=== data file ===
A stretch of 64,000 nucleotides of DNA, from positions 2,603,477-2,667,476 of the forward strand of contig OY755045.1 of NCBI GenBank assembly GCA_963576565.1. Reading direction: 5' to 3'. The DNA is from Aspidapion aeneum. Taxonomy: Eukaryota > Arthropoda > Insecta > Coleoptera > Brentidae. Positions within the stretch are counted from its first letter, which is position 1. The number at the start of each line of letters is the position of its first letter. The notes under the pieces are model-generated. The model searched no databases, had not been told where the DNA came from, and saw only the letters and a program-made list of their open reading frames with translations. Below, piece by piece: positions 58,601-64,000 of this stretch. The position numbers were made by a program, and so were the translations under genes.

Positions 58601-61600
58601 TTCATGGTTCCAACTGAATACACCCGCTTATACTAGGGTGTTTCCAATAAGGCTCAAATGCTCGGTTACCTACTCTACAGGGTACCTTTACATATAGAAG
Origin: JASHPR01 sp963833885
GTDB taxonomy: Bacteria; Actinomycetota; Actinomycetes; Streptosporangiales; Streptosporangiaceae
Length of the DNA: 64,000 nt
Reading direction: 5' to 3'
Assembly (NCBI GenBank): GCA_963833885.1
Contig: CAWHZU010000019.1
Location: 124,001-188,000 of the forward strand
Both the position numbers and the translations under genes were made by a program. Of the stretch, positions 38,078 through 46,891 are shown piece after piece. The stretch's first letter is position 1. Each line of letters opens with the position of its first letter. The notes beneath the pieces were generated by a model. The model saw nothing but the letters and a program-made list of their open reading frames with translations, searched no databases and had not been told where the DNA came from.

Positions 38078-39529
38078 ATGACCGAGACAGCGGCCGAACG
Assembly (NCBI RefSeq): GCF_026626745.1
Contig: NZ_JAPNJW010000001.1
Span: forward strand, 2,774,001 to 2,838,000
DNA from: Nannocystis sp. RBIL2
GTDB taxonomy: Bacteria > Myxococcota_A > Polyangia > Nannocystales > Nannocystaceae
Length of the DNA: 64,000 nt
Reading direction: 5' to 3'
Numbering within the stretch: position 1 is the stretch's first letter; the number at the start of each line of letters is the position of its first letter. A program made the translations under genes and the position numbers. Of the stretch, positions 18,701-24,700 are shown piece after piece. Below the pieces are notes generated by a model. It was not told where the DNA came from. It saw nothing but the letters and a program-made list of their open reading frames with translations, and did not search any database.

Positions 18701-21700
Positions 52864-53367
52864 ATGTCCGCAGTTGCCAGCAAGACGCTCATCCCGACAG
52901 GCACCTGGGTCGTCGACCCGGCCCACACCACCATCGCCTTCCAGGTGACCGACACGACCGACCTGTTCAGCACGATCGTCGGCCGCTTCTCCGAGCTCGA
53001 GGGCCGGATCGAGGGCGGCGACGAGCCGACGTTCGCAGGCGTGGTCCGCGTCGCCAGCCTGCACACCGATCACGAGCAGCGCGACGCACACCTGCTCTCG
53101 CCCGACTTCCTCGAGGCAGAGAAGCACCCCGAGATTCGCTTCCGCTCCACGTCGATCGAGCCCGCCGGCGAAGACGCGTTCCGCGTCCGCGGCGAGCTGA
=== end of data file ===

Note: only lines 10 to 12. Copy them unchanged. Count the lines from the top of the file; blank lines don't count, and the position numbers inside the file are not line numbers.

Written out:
Location: 124,001-188,000 of the forward strand
Both the position numbers and the translations under genes were made by a program. Of the stretch, positions 38,078 through 46,891 are shown piece after piece. The stretch's first letter is position 1. Each line of letters opens with the position of its first letter. The notes beneath the pieces were generated by a model. The model saw nothing but the letters and a program-made list of their open reading frames with translations, searched no databases and had not been told where the DNA came from.

Positions 38078-39529